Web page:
Ignorance is bliss… and it can also be deadly.

The more I look into white supremacy, racism, white fragility and all of the current buzz words, the more I realize I have no idea what these things really mean. I have never taken the time to unpack them. So I started reading and researching and stopping and listening.

I still don’t know “what to do.” Except to educate myself and know that next steps will unfold the more I learn. And I would encourage others to do the same.

I have never been one to push my beliefs on other people. I firmly believe in everyone following the path that is right for them. But I do encourage educating oneself, thinking critically about the information presented and to put yourself in the shoes of others even for just a second.

I don’t know what it is like to be a black woman in America, but I do know what it is to be a woman. I know what it is to be scared to leave your house or to walk alone at night. I know what is it to feel unseen and unheard and to feel like my presence has no value. I know what it is like to be threatened and I know what it is to hurt.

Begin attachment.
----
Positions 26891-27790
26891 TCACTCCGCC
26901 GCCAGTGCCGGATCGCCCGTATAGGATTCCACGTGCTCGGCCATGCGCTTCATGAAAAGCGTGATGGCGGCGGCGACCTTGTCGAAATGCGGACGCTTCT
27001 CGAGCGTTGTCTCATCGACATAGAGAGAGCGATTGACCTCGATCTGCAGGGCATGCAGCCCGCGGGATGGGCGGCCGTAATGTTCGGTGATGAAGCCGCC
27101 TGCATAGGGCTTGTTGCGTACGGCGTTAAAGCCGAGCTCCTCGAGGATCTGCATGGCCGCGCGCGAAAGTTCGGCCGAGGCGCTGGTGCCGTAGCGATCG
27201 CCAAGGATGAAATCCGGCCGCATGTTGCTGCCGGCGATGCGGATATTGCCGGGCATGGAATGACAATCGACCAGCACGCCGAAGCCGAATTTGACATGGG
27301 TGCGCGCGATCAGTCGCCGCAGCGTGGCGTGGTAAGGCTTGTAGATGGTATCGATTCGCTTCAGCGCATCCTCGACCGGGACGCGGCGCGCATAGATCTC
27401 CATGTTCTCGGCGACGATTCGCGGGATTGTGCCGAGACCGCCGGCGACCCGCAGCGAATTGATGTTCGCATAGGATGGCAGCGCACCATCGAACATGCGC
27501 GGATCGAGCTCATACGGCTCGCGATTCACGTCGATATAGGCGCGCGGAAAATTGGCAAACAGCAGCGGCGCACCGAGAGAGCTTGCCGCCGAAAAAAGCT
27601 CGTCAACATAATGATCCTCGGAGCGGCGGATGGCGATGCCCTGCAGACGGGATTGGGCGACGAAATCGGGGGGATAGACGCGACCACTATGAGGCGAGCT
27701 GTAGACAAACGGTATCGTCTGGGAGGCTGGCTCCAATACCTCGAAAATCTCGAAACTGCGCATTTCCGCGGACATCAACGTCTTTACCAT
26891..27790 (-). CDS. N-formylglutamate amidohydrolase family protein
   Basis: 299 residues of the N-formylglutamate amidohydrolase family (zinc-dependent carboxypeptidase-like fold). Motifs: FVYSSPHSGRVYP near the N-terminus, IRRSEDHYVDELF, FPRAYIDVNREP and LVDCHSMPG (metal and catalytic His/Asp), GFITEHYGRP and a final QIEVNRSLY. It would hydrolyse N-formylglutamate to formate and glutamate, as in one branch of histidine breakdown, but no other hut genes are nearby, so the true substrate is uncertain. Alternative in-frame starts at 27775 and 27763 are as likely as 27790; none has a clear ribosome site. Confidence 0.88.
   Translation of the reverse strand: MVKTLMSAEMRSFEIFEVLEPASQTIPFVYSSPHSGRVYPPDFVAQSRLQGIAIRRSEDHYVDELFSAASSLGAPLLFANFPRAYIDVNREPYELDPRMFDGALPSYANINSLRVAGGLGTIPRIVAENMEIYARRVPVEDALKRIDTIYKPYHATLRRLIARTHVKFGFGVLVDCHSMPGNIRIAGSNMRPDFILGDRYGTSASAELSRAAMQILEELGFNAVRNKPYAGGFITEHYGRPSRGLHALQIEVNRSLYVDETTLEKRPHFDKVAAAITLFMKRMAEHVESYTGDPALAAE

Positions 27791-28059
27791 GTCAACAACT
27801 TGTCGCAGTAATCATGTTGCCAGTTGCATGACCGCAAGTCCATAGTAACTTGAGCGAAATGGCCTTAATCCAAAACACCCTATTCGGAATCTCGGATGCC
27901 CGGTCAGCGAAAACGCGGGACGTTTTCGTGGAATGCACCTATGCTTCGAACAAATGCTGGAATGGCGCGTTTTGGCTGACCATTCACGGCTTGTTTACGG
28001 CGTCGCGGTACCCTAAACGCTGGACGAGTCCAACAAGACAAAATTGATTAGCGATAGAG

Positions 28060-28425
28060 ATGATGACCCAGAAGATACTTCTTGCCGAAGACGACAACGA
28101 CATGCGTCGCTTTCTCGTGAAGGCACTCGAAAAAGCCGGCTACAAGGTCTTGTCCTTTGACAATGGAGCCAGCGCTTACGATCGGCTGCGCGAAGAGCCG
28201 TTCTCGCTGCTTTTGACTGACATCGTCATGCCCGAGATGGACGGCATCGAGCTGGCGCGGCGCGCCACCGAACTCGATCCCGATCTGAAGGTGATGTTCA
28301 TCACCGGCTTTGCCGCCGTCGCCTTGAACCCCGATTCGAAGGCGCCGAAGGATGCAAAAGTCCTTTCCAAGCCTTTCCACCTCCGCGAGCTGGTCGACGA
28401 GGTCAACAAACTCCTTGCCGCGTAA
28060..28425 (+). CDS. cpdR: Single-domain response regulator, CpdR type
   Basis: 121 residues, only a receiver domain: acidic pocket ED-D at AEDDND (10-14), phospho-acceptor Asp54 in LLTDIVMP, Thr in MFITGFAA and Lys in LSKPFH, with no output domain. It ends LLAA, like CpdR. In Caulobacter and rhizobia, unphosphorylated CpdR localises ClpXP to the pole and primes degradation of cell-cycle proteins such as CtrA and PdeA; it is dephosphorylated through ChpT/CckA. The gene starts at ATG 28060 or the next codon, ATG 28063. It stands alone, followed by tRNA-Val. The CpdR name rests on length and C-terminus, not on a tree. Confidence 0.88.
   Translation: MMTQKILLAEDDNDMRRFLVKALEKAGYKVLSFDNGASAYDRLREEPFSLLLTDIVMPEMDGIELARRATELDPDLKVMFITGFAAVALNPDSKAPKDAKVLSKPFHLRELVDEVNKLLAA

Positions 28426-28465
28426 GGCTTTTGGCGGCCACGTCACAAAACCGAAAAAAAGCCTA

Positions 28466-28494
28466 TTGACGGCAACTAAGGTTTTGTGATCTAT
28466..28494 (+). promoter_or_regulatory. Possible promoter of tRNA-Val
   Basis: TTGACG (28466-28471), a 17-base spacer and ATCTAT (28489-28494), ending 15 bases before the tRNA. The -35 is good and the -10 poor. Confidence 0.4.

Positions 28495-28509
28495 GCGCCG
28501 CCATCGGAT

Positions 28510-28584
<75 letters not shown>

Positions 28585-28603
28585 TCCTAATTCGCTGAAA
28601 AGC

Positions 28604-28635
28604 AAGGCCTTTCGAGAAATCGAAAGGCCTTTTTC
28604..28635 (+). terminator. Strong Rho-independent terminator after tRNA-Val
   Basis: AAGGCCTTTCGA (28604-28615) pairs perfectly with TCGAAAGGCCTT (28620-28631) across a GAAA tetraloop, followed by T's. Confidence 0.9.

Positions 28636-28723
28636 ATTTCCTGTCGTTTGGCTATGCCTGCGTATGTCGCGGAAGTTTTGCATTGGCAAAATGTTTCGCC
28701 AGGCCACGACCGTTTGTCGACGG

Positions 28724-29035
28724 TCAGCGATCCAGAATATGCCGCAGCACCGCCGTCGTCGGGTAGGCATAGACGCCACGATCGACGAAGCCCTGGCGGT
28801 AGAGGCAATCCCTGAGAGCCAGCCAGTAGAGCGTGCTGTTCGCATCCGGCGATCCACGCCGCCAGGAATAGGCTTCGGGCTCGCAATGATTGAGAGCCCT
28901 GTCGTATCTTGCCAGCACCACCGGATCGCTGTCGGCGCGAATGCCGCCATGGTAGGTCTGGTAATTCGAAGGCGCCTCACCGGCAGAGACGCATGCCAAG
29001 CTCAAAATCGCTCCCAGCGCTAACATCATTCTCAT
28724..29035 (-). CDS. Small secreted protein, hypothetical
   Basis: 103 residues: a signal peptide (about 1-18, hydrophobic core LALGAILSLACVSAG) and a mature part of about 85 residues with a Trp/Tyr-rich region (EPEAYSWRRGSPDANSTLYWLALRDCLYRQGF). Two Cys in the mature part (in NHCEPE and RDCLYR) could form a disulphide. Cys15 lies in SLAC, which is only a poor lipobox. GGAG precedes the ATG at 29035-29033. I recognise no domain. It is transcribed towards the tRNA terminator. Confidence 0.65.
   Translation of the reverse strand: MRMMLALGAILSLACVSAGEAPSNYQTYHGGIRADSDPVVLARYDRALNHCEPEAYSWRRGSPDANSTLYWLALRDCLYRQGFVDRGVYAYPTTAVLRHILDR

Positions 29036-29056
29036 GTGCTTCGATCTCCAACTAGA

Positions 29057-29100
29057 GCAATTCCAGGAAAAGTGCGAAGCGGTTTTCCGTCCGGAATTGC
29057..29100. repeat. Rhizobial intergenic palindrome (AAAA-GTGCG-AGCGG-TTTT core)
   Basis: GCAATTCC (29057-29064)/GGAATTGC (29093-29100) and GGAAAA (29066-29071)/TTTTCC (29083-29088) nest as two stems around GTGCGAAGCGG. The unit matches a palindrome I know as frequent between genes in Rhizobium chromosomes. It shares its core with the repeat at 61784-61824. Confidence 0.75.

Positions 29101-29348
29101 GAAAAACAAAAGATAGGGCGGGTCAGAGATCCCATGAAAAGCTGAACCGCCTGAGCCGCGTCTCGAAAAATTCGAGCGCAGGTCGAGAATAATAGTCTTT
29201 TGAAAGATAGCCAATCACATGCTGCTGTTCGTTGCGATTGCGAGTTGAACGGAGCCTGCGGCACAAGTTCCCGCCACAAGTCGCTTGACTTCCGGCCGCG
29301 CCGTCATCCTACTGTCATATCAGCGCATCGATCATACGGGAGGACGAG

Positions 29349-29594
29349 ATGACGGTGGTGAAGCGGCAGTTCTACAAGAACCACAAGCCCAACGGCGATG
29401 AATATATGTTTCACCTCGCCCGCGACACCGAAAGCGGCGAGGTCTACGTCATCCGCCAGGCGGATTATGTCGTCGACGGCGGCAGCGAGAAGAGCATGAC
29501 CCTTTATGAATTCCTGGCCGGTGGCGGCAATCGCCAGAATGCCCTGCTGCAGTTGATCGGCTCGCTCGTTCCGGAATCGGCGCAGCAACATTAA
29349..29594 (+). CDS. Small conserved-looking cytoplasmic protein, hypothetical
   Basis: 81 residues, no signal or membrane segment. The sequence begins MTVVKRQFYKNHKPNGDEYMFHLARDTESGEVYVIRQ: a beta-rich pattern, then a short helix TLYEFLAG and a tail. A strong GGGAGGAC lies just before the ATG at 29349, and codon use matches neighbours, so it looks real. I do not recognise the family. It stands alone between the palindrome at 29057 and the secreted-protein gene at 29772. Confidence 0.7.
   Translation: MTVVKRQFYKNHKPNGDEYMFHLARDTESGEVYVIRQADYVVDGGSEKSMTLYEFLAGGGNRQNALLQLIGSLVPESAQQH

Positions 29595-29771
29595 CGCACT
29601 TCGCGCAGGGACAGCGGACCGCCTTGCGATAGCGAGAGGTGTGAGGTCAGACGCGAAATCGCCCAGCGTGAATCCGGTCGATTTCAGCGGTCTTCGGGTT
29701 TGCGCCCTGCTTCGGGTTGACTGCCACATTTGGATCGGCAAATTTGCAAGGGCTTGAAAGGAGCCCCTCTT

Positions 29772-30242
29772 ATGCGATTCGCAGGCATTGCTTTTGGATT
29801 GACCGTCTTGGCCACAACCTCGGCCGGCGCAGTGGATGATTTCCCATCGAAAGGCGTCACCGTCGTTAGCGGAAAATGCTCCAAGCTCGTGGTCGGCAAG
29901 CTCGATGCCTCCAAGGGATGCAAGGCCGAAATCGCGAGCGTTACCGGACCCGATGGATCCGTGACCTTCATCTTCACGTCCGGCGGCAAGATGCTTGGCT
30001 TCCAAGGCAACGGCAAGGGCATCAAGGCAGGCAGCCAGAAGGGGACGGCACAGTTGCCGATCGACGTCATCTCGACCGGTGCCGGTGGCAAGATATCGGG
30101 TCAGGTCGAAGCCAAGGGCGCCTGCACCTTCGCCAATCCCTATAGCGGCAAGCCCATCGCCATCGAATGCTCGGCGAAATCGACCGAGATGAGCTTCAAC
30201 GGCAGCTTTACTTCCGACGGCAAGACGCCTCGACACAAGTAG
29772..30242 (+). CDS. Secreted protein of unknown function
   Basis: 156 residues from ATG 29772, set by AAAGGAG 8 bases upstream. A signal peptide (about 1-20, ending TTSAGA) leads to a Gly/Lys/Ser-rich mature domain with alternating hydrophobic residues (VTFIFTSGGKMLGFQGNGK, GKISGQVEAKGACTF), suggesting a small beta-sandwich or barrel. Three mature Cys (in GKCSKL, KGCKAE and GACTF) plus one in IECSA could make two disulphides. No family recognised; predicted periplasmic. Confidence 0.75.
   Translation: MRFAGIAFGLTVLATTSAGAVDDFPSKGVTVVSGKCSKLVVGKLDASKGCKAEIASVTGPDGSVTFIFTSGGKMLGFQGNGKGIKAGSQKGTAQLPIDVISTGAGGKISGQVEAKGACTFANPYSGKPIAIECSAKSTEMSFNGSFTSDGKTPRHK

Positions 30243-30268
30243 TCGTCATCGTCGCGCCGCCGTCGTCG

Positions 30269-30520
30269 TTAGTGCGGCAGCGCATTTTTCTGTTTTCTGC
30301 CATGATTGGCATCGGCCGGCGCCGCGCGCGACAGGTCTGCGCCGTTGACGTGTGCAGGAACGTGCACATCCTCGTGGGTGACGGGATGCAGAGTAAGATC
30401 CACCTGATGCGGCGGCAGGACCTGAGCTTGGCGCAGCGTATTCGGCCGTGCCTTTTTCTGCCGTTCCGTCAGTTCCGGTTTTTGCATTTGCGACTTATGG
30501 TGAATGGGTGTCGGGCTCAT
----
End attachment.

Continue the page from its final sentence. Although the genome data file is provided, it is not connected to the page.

There is so much yelling and noise in the world. There is so much pain and fear. Pain and fear are things that we can all empathize with.

I don’t know the right actions. I mess stuff up a lot in this space. I try to start conversations and am met with resistance and often quiet my own voice so that it fits with the audience, so I don’t make people uncomfortable. I don’t push people. But I empathize with everyone. I empathize with the distrust that people of color feel with this situation and the discomfort of having the safe spaces they have created invaded by people who may bring in hate and destruction. I empathize with the people rushing to those spaces who think they are doing, and want to do “the right thing.” I empathize with the ones who have lost family members to brutal deaths and I empathize with the cops that are acting appropriately within the confines of that label.

This is what I can do right now. Empathize and educate and realize that all the outrage, the destruction the yelling… these are all people in pain. And as I said many times before, one can not have growth without destruction, without breaking barriers, without challenging beliefs and breaking weak foundation to pour something more solid. We can see people for who they are. We can acknowledge the distrust and fear from black communities and we can shut the hell up and listen so that we can learn. This is being human. This is humanity.